Curiouser and Curiouser

I spent a month thalice03ais January studying Theater in London, England.  I visited the British Library where I saw the original, handwritten copy of Alice in Wonderland. After returning from England, I felt inspired to re-read the childhood classic.

But once I picked it up, I remembered how strange Alice in Wonderland really was. And Through the Looking Glass.

I grew up reliving Alice’s trip down the rabbit hole. But Through the Looking Glass was even stranger. Alice climbs through the mirror hanging above her fireplace, entering into an inverted world. She meets chess pieces that are alive and flowers that insult her. But even scarier than I’ll-mannered flowers are the Alice_par_John_Tenniel_02White and Red Queen.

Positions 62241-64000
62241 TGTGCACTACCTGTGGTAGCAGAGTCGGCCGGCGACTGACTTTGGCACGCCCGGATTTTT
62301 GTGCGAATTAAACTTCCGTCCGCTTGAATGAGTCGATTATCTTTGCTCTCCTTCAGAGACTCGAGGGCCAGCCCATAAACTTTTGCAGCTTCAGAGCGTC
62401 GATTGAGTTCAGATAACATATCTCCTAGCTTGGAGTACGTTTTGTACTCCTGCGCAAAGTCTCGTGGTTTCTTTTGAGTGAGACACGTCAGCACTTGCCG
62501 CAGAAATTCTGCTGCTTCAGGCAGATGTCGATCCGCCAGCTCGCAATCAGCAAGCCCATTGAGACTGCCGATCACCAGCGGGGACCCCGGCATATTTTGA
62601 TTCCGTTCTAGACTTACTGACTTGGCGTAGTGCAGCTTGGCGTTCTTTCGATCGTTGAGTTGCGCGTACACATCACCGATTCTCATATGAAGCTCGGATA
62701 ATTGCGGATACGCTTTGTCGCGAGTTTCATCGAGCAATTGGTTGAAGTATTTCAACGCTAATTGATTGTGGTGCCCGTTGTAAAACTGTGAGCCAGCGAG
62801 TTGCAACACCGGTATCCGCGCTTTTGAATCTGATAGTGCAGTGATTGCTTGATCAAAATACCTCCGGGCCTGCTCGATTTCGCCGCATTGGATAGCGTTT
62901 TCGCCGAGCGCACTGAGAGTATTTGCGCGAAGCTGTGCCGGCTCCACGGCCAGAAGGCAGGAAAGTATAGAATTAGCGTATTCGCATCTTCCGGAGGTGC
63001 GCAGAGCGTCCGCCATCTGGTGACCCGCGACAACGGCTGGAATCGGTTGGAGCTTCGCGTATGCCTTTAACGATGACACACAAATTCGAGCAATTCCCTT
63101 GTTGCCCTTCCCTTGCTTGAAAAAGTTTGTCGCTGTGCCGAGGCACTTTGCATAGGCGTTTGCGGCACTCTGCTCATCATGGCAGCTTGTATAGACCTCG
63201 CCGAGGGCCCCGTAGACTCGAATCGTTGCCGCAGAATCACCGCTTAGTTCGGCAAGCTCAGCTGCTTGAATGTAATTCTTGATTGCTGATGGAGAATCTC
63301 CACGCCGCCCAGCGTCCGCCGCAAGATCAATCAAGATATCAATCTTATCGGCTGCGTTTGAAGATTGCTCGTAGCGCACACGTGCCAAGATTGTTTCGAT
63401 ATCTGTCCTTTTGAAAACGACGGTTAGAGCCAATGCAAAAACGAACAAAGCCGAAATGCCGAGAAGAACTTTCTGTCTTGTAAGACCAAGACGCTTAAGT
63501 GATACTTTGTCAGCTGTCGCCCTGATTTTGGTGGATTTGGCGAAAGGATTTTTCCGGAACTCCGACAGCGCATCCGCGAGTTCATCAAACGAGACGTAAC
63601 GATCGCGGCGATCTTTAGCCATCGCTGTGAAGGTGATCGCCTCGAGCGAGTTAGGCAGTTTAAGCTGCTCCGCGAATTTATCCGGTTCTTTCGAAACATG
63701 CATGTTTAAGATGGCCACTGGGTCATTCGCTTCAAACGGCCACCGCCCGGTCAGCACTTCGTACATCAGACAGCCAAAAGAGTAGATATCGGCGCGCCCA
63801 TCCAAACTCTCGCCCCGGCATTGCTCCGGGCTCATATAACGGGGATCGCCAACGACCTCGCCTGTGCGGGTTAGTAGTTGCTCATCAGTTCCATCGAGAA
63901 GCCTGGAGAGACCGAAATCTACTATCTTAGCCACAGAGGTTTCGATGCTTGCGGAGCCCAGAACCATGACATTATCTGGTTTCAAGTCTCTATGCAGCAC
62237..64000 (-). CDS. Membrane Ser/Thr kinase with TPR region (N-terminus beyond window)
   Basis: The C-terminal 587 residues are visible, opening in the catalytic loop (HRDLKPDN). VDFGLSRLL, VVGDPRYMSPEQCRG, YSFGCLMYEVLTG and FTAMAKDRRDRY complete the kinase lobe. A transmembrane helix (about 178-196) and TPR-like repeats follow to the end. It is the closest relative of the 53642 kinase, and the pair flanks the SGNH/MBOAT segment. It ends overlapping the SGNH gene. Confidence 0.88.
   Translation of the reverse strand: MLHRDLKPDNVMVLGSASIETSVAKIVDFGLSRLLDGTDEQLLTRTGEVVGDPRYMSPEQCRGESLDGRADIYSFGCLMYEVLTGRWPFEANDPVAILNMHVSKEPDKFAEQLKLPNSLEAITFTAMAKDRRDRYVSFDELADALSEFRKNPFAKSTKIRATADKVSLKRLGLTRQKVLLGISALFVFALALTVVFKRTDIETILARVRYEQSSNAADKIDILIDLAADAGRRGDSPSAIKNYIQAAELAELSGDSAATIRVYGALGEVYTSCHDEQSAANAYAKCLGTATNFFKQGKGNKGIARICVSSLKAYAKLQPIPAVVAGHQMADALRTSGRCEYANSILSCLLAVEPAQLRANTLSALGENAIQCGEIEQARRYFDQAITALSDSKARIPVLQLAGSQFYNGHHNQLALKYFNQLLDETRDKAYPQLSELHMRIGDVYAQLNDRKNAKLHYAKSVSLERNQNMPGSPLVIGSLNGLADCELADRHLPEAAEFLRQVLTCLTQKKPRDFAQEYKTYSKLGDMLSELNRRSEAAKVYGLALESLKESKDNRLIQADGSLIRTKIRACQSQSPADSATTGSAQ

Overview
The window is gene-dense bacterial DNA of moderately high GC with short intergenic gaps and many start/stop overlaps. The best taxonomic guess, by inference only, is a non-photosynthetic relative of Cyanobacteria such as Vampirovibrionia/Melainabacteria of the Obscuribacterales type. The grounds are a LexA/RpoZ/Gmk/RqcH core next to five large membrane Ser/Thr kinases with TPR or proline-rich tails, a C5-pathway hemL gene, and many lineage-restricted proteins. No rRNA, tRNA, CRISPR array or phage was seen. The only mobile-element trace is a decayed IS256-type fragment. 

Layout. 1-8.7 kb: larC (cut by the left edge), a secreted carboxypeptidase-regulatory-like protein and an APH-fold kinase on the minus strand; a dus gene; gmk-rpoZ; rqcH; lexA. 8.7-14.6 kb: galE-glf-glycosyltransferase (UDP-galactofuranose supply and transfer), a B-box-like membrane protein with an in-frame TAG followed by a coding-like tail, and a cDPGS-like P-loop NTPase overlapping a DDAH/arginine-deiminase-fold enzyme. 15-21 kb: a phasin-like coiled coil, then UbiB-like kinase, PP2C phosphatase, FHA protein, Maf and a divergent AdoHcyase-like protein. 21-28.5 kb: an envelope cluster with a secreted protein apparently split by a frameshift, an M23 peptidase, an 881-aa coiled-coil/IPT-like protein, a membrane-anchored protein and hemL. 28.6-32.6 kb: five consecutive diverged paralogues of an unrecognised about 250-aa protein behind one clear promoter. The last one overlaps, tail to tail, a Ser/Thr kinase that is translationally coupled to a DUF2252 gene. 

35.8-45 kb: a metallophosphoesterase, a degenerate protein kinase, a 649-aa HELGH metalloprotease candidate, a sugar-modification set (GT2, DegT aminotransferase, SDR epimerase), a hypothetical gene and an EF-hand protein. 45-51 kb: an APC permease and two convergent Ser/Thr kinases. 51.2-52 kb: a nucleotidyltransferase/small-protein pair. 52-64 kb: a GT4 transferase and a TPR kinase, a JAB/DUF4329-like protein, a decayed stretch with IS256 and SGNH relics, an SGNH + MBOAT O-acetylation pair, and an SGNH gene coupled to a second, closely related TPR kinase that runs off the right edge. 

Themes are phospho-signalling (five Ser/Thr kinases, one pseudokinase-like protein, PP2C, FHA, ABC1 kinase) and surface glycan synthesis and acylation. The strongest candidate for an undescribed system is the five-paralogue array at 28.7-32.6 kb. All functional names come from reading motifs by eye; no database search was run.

The plot in Through the Looking Glass has even less a sense of rhythm than the original Alice in Wonderland. There is no rhyme or reason to where Alice goes or what happens to her. Out of curiosity (in true Alice fashion) I decided to re-watch Disney’s version of the novel. First, it combines elements from both stories and tries to string together a complete, linear series of events. But the movie still feels strange. But my childhood self willingly overlooked those oddities.

One thing about growing up is losing some of that childhood innocence and magic. I go back to things I cheriimagesshed and adored as a child, hoping to feel those same things again. But the problem is, you can’t. You now analyze things and put them into context, noticing themes and motifs you previously ignored. But that doesn’t have to be a bad thing. It provided a new perspective on something old. Each time you revisit elements from your childhood, you find a new angle to see things. This week, reflect on your favorite childhood book. What new story does it morph into?

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